SIAT students Salathiel Wells (left) and Quinn MacDonald view student videos at the Museum of Vancouver’s new Haida art exhibit.


SFU students’ videos featured in Museum of Vancouver’s new Haida exhibit

March 21, 2018

By Diane Luckow

A new Haida art exhibit at the Museum of Vancouver features seven short documentary videos by undergraduate students from SFU’s School of Interactive Arts and Technology (SIAT).

The exhibit, “Haida Now: A Visual Feast of Innovation and Tradition,” opened on March 16 with an unparalleled collection of more than 450 Haida art pieces created as early as 1890.

The students’ videos showcase the work of 10 prominent, contemporary Haida artists, including Jim Hart, Corey Bulpitt and Evelyn Vanderhoop as well as non-Haida people such as gallery owner Peter Lattimer and scholar Bill Angelbeck.

The students collaborated with Haida guest curator Kwiaahwah Jones and museum co-curator Viviane Gosselin to develop a framework for the film exhibit. They then interviewed the artists and produced the videos during the 2017 fall semester as part of their work for the IAT 344 Moving Images course.

“It’s exciting to see students engaging with Indigenous histories and contemporary reconciliation efforts, and supporting the museum’s work at the same time,” says professor Kate Hennessy, a cultural anthropologist.

She has developed relationships with museums around the world as part of her research into how digital technology can help to safeguard cultural heritage. She frequently seeks out collaborative opportunities in which these institutions and her students can gain mutual benefit. The students gain real-world experiential learning while the museums gain interesting digital components, such as videos or interactive installations, to enhance their exhibits.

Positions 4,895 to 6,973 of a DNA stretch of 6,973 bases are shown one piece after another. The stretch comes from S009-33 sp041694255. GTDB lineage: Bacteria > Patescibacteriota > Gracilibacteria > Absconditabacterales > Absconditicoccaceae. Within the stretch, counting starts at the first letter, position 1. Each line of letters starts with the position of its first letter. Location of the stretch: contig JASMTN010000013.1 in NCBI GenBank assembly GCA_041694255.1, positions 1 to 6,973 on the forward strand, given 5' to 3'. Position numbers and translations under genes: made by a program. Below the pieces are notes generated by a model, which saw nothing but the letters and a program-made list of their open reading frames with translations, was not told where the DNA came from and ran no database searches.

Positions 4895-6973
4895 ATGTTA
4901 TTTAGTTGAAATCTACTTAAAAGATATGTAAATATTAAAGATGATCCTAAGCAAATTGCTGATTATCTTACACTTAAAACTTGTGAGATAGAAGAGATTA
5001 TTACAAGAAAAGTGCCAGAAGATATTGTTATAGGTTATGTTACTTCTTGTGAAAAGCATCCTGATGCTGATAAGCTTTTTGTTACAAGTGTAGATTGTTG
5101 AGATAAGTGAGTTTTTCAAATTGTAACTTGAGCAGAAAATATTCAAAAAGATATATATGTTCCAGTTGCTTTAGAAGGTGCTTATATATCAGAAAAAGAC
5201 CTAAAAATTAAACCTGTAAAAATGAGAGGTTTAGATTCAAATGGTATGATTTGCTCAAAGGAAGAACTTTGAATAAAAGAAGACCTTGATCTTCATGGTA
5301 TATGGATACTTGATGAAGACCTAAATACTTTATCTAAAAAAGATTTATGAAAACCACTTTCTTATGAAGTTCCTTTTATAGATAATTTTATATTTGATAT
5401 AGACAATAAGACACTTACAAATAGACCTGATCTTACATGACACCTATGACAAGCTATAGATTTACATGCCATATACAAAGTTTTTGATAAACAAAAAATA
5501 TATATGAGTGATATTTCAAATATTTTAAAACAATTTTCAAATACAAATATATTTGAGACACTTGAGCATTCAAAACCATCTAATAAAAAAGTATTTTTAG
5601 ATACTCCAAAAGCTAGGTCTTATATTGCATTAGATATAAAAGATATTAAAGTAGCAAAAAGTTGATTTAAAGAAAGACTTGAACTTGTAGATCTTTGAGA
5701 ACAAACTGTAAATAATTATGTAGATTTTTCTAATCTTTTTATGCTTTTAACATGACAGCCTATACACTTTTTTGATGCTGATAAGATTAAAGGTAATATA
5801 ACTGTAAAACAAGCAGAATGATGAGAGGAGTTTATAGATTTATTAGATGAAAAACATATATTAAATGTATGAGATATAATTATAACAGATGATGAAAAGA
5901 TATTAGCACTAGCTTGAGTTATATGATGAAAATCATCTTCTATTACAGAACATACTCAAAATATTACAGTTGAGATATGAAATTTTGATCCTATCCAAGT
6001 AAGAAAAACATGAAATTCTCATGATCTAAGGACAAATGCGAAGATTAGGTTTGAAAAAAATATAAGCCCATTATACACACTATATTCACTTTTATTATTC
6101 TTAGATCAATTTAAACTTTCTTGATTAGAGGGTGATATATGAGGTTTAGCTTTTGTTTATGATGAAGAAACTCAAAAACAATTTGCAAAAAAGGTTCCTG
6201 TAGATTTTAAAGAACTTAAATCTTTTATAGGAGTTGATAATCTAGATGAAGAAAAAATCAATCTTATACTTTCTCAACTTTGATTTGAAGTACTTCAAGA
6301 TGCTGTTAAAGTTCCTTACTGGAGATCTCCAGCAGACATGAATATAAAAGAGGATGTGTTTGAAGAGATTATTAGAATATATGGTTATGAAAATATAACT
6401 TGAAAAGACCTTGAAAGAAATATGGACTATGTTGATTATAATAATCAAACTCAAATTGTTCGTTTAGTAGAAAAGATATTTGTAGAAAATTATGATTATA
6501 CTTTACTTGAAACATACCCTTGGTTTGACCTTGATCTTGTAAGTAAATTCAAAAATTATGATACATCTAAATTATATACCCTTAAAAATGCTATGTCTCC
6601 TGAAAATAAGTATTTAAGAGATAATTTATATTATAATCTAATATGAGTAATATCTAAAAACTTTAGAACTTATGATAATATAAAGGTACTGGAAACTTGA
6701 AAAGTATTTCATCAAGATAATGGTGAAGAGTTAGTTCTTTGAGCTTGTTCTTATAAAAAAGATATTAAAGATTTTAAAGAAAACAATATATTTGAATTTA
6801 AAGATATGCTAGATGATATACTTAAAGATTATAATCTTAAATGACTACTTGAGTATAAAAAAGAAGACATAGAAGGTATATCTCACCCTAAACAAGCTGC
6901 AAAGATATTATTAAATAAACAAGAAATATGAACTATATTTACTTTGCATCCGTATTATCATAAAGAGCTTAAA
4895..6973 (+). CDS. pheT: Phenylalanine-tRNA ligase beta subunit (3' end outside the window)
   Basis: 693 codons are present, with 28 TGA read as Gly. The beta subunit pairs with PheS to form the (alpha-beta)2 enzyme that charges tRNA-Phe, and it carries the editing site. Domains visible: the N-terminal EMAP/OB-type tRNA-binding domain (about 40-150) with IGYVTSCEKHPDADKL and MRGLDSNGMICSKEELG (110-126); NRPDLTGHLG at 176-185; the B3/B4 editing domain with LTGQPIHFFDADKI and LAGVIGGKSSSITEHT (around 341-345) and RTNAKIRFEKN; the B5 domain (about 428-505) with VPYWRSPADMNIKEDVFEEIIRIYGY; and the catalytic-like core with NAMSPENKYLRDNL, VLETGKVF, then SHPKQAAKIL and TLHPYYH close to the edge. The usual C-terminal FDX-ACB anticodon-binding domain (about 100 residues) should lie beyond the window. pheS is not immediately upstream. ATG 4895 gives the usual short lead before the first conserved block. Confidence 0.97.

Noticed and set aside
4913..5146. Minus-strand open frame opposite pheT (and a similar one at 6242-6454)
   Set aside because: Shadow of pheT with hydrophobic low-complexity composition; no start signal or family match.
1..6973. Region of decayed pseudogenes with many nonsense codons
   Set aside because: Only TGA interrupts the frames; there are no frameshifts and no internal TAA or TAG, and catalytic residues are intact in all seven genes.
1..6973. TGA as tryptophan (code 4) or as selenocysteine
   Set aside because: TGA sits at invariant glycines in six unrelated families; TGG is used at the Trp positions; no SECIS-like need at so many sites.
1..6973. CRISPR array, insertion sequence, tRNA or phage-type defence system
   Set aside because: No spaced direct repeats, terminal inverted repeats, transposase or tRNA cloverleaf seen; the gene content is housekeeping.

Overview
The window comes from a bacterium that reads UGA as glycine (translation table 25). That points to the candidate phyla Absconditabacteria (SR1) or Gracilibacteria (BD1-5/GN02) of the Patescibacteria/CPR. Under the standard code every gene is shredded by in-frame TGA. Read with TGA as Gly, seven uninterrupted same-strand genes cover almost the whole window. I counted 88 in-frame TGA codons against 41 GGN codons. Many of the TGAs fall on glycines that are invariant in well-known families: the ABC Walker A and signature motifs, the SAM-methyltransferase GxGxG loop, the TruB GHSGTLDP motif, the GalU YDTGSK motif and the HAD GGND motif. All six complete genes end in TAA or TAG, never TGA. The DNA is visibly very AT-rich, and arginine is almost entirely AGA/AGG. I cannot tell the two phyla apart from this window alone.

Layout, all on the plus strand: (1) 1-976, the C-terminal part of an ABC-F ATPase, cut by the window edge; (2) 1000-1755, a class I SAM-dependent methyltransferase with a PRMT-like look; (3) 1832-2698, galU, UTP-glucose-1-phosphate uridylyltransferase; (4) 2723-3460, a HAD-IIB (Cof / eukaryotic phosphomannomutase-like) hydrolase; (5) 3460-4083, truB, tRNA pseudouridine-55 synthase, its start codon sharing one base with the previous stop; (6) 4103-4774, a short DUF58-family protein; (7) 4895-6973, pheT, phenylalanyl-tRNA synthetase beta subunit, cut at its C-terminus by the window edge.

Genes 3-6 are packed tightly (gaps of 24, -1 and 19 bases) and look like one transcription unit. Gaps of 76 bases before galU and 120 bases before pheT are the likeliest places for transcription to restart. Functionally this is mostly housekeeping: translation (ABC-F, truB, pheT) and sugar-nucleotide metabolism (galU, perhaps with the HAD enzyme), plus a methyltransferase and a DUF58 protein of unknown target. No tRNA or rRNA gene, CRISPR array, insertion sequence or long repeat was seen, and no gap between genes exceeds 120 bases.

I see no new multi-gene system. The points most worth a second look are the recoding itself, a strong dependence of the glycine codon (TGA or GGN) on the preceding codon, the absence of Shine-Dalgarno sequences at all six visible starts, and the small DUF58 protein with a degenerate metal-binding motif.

Fourth-year SIAT student Brandon Hoare, whose group produced the video on Corey Bullpitt, is impressed that SIAT professors make the effort to establish experiential learning opportunities for students.

“Based on our initial work in the class, the curators have now supported the idea of making a longer documentary about the exhibit this semester,” he says.

Since the students had completed the Moving Images course last semester, some are making the new video as part of a directed studies project while Hoare is doing it as an honours project.

“Our film is documenting the development of the exhibition and way that the MOV is working collaboratively with Haida people today,” says Hoare.

A mature student who moved to Vancouver from Ontario to study at SFU, he says he now feels ready to pursue a career in documentary video-making, with the added advantage of having also learned how to create websites and do graphic and spatial design.

Click here to view some of the videos.